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Old 12-26-2012, 02:41 PM   #1
Thor4SL2
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Default Phenolic Heat Shields

Some time ago the guys at SDA (now out of business) had phenolic spacers made to fit between the intake manifold and the cylinder head for Saturn twin cam engines. The purpose of the heat shield is to insulate the intake manifold from the high temperature of the cylinder head resulting in a cooler temperature of the incoming air. This is beneficial to all applications but particularly to turbo charged engines. If you are running a cold air intake you need this, a hot manifold simpaly re-heats the air without a heat shield.

Unfortunately these have not been available for quite a while and it seems unlikely they will be making them any time soon. With this in mind I decided to try fabricating some. . I used G-10 fiberglass reinforce epoxy, 3/8Ē for the cylinder head spacer and ľĒ for the throttle body spacer. These will work on any 91-98 S-series DOHC head with an aluminum intake manifold. They install just like replacing your gaskets.

http://www.chargerforums.com/forums/...ad.php?t=33559

http://sharkracing.com/acecart/bin/s...cate=011003000

http://www.outlawengineering.com/hondajframe.html

Unlike many buy-ins, these are done and ready to ship. The price is $75.00 shipped in the US and $80.00 for Canadian shipping.

Send questions to me at rraffurty@zoomtown.com Also my Pay-Pal address.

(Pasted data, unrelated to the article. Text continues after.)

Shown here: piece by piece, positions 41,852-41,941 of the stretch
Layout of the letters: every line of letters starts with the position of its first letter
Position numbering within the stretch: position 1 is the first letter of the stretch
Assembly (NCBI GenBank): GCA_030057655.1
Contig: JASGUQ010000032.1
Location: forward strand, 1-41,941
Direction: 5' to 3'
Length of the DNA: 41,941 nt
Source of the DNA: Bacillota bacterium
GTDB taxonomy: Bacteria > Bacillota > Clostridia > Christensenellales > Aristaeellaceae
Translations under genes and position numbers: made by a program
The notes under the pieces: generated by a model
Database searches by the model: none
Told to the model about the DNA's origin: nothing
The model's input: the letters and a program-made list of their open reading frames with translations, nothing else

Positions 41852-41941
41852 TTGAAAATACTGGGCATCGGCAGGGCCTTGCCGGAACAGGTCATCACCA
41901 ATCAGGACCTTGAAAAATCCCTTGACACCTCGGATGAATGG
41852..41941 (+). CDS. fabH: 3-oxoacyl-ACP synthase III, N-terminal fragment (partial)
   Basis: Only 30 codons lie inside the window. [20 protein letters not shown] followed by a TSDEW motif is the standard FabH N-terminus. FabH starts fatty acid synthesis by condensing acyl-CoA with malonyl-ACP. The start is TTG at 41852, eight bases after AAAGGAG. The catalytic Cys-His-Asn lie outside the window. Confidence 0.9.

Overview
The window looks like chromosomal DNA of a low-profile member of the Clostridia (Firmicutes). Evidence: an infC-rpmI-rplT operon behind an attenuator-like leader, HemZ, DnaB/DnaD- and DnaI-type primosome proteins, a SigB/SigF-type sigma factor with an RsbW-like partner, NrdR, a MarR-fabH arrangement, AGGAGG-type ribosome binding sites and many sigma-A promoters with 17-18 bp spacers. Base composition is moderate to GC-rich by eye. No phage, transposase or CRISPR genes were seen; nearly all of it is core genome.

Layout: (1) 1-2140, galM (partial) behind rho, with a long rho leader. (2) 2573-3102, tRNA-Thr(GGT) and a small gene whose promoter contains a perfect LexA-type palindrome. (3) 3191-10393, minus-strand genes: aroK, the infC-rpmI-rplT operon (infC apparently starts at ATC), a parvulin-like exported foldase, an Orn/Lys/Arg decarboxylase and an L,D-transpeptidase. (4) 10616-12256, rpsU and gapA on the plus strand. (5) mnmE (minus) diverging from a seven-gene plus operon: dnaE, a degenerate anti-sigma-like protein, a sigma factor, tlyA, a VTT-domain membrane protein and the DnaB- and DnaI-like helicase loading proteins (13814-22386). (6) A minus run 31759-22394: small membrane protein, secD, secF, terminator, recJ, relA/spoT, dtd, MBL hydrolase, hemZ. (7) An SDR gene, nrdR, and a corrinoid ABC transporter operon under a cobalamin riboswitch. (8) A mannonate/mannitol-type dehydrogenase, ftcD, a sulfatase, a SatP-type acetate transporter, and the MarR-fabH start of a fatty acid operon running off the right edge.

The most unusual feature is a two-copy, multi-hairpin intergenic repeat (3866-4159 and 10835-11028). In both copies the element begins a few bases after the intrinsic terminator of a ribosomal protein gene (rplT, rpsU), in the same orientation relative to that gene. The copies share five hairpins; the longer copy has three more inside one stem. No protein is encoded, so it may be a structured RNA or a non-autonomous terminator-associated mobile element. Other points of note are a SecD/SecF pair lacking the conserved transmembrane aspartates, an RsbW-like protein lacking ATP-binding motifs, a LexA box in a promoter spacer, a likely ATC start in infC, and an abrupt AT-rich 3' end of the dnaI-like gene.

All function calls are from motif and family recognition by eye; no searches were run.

Attached Images
File Type: jpg Copy of Saturn heat shield 001.jpg (61.5 KB, 41 views)
File Type: jpg Copy of Motor Mounts & Brackets 025.jpg (129.3 KB, 36 views)
File Type: jpg Copy of Installing Heat Shield 003.jpg (111.0 KB, 34 views)
File Type: jpg Copy of Installing Heat Shield 005.jpg (71.6 KB, 34 views)
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Old 12-26-2012, 11:12 PM   #2
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Default Re: Phenolic Heat Shields

very neat idea been thinking of this for quite some time myself already have the material just need to trace the gasket and cut it out with a dremel. Price for me is a bit to high considering the cost of the material isnt bad and how easy it is to do. But for those tht dont want to wait this is a great idea. The Tb is basically a waste if your already doing the intake though, but if not then the Tb would help by itself. I myself am using G-10 black Garolite for mine also 3/8s thick but with tht will need to have longer studs for the intake manny not much left on it with this added.
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Old 12-28-2012, 03:02 PM   #3
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Default Re: Phenolic Heat Shields

Quote:
Originally Posted by SC2-0220 View Post
very neat idea been thinking of this for quite some time myself already have the material just need to trace the gasket and cut it out with a dremel. Price for me is a bit to high considering the cost of the material isnt bad and how easy it is to do. But for those tht dont want to wait this is a great idea. The Tb is basically a waste if your already doing the intake though, but if not then the Tb would help by itself. I myself am using G-10 black Garolite for mine also 3/8s thick but with tht will need to have longer studs for the intake manny not much left on it with this added.
You must have a pretty good source for phenolic a piece of 3/8Ē 12x24 black costs me $154.00 + shipping.

The throttle body spacer is not as important as the manifold spacer but there is a heat source just next to the throttle body so every little bit helps.

You donít necessarily need longer studs. I recommend replacing the studs with M8-1.25 x 40 hex bolts or cap screws w/ washer.
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Old 12-29-2012, 01:23 AM   #4